Given that Mabel’s January birthday means she’ll be starting kindergarten at 5y8m and not 4y8m, if we started her in September as planned, when she was 2y8m, she’d have three years to spend in preschool. How did we want her to spend that time? In an elementary school setting or a Montessori setting?
Well, here is where research really pays off. I’ve written about it before, more than once- kids are little scientists. I am not alone in this (check out Fellow Evidence-Based Parenting Blogger Jeanne Garbarino’s post about her little scientists), and the data are pretty clear. Just like big scientists, little scientists, need to experiment. How do they do so? By playing.
A 2012 review article published in Science, “Scientific Thinking in Young Children: Theoretical Advances, Empirical Research, and Policy Implications” does an awesome job of reviewing some of the seminal research in this area and distilling it. It’s not a tough read if you want to check it out, otherwise, a brief and easy summary can be found here.
The thrust of the literature review can be gleaned from the abstract:
New theoretical ideas and empirical research show that very young children’s learning and thinking are strikingly similar to much learning and thinking in science. Preschoolers test hypotheses against data and make causal inferences; they learn from statistics and informal experimentation, and from watching and listening to others. The mathematical framework of probabilistic models and Bayesian inference can describe this learning in precise ways. These discoveries have implications for early childhood education and policy. In particular, they suggest both that early childhood experience is extremely important and that the trend toward more structured and academic early childhood programs is misguided. Source: Alison Gopnik, Science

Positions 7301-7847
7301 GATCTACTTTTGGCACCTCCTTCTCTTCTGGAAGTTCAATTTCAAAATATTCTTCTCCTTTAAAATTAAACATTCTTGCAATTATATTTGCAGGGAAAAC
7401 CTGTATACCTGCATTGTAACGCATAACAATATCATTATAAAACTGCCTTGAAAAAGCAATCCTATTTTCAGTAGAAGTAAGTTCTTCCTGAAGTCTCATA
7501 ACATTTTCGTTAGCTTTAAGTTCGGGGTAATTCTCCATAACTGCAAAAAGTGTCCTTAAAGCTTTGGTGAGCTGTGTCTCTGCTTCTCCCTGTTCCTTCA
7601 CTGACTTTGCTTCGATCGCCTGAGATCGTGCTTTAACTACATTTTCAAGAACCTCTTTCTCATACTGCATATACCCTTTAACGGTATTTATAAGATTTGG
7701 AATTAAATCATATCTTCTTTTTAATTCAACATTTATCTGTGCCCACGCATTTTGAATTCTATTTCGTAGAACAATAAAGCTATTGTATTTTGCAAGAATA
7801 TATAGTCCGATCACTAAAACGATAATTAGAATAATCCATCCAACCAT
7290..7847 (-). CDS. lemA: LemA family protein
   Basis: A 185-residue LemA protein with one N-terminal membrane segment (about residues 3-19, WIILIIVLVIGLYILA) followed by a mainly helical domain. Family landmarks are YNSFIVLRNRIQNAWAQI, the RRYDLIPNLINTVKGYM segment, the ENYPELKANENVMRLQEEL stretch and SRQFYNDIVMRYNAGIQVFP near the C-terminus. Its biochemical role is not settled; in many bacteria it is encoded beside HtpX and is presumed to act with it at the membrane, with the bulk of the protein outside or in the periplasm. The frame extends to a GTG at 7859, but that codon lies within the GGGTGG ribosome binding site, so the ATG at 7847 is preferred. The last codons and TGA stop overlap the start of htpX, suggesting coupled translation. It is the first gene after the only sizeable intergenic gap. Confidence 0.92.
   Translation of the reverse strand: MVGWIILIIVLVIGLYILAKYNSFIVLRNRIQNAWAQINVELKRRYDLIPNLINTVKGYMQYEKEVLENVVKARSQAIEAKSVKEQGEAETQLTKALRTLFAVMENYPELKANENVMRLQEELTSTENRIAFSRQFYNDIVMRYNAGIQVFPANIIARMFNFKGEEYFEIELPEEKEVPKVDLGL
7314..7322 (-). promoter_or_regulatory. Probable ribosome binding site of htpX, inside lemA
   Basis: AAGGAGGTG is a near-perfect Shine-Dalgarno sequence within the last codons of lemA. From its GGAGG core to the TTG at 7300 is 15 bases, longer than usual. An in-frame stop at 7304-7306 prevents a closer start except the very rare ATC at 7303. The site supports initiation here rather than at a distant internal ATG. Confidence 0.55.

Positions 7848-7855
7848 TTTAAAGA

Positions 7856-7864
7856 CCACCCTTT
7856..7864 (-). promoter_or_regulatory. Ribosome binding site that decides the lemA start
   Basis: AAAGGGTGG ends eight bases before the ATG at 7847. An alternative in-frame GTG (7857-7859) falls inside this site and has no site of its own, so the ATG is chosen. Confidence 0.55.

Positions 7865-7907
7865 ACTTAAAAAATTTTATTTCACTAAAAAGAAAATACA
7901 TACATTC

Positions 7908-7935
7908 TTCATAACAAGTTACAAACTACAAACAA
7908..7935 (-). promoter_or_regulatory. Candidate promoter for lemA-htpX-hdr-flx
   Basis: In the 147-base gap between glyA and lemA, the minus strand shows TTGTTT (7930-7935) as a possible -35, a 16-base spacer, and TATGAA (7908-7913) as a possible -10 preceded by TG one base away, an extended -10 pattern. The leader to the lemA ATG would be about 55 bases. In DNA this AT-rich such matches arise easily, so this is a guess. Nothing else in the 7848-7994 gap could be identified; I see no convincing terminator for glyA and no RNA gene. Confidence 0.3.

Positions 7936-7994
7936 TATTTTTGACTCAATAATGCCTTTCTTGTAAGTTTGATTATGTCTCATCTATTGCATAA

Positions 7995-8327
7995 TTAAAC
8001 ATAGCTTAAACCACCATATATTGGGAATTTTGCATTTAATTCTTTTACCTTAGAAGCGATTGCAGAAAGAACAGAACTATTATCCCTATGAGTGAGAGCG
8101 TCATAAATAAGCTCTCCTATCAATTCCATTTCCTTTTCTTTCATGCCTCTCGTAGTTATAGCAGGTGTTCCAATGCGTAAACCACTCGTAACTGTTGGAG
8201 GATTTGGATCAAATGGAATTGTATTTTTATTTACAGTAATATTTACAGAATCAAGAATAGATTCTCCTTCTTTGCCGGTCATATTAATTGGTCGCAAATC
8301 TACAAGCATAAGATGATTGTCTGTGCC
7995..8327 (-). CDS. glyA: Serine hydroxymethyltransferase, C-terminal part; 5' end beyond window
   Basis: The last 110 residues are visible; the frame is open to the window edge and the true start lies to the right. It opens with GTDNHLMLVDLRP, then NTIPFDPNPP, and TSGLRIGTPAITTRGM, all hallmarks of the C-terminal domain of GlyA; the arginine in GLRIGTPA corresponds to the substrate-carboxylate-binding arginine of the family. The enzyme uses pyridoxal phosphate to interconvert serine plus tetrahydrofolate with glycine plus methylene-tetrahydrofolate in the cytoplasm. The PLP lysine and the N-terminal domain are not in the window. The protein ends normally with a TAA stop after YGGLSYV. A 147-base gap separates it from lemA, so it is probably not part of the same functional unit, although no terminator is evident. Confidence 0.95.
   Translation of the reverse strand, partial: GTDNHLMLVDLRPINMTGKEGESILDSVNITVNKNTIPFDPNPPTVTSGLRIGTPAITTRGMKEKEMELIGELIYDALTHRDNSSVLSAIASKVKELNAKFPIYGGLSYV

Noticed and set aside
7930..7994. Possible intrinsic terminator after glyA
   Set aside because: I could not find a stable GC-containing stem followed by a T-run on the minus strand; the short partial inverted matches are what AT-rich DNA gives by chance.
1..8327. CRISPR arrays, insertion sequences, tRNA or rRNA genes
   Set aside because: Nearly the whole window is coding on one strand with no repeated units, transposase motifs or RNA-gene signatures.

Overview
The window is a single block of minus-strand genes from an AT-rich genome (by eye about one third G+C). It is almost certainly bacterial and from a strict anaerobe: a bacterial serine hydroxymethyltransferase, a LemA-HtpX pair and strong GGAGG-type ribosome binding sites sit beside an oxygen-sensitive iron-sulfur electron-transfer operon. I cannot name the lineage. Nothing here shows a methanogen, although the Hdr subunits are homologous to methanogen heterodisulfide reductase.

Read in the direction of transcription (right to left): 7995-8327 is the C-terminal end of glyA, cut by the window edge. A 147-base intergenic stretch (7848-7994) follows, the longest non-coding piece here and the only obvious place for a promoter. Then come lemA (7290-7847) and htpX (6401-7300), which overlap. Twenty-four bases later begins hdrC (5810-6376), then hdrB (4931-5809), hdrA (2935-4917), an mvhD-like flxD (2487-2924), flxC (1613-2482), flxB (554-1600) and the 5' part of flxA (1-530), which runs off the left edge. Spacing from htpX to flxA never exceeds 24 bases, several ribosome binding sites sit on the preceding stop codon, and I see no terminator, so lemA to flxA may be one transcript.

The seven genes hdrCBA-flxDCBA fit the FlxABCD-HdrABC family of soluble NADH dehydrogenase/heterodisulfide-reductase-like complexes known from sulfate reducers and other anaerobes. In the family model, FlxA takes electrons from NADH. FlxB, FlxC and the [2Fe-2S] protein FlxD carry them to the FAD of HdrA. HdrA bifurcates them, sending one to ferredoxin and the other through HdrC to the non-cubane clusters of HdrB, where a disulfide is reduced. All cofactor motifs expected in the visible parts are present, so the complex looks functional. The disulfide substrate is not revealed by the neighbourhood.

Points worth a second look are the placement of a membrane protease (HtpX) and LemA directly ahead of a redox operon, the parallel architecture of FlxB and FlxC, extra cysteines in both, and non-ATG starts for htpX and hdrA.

As you could tell from the posts I linked to above, this wasn’t exactly news to me. Through a combination of benign neglect, encouragement, and laziness, Mac and I attempt to get Mabel to be as independent as possible- from washing her hands to playing with new toys, to figuring stuff out on her own. (It’s no wonder that when my mom said she didn’t know how to work the car radio, from the back seat Mabel told her, “You’re smart Nana! You can figure it out!”)
There will be plenty of long years (decades even) that Mabel will be in one classroom or another. Some will offer freedom of inquiry, others will require rote memorization, some will engage her, others will bore her. She doesn’t need that dichotomy as a 3 year old. Mac and I want her to use her inherent scientific abilities while she still can, I want them to be nurtured and encouraged.
So when it came down to it, we chose the modified Montessori program and we’re really happy.
Adapted from Mabel’s school website: